Lightning is the thing you see. Thunder is the thing you hear. Now that we’ve cleared that up, here are a few things you probably didn’t know about lightning.
- Lightning never strikes twice? Really?
“Lightning never strikes twice in the same place” is a popular saying to mean that a rare or unusual event is unlikely to happen to the same person more than once. This is actually not true if you have witnessed thunderstorms before as you would likely have seen a tower or tall building struck multiple times during the same event.
- Lightning is not attracted to metal
Despite what you may have believed, lightning is actually attracted to the tallest object around. This is the reason why you shouldn’t be out in an open field or a lake when there is a possibility of a thunderstorm because you may just be the tallest object.
- Malaysia is the country with the world’s 3rd most lightning strikes
Our country’s location near the equator and having a tropical climate, the country averages 180-260 days of thunderstorms. In Malaysia, 132 deaths were recorded over a 10-year period up till August 2019.
When lightning strikes a house or any other unprotected dwellings a couple of common hazards can occur:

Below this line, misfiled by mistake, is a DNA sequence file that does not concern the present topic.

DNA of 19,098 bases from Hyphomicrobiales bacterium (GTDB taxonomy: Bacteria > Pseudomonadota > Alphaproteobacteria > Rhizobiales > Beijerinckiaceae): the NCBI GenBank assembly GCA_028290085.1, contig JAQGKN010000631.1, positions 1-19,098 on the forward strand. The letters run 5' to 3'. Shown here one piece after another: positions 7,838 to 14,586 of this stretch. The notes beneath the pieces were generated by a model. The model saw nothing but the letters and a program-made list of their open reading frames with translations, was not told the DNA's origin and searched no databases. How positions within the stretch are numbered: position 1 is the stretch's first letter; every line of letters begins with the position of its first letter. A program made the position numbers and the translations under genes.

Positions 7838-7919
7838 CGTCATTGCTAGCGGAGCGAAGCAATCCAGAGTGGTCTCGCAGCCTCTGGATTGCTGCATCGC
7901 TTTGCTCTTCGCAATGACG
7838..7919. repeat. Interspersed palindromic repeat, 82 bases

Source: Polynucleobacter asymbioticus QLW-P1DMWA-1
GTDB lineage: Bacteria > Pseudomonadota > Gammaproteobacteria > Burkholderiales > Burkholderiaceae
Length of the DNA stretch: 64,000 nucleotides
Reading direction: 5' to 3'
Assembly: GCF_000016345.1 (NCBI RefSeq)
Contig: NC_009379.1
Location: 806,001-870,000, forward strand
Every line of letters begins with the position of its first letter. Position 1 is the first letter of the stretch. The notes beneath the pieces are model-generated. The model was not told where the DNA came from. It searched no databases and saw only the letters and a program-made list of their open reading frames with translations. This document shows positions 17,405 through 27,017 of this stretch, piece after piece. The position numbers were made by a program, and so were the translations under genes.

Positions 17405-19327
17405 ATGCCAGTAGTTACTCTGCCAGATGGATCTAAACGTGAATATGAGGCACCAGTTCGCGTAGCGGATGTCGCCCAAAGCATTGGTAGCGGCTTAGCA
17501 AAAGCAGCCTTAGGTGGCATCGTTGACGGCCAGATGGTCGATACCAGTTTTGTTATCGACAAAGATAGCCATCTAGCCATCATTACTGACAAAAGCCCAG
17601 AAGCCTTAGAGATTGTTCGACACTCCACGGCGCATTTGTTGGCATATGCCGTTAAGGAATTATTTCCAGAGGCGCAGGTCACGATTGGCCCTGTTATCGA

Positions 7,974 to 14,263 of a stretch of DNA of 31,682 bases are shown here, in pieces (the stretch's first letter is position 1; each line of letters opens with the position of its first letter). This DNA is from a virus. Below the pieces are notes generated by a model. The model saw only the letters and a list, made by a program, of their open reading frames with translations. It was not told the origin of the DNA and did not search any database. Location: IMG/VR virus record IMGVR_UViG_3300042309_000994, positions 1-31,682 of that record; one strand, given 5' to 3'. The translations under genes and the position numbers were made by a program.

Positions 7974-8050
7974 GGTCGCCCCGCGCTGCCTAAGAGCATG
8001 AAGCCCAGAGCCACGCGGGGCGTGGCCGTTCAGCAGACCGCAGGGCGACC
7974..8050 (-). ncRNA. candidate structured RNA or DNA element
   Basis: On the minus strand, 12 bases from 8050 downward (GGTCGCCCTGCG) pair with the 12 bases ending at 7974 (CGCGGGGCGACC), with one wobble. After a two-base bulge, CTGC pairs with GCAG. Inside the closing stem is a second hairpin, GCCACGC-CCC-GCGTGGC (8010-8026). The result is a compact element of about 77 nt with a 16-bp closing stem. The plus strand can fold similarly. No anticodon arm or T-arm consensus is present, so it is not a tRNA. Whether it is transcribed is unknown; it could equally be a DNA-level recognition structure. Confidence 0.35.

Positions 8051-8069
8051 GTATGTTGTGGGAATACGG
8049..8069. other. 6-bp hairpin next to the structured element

- Fire is the primary danger when lightning strikes where contact with flammable materials or building structures can be ignited. As lightning current passes through wiring, it will heat up drastically, thereby possibly causing ignition.
- When lightning passes through your property’s electrical wiring, the power surge will damage any electrical and electronics that are plugged in, whether they are operating or not.
A great home insurance can provide mortgage loan protection of up to RM30k or 6 months loan repayment in the event your home becomes inhabitable from a fire caused by lightning. Also consider taking up protection for its contents including electrical appliances, electronics, and even your autogate from lightning damages.
Anora gives you this and a guaranteed lower premium on home insurance. Get a FREE quote here today.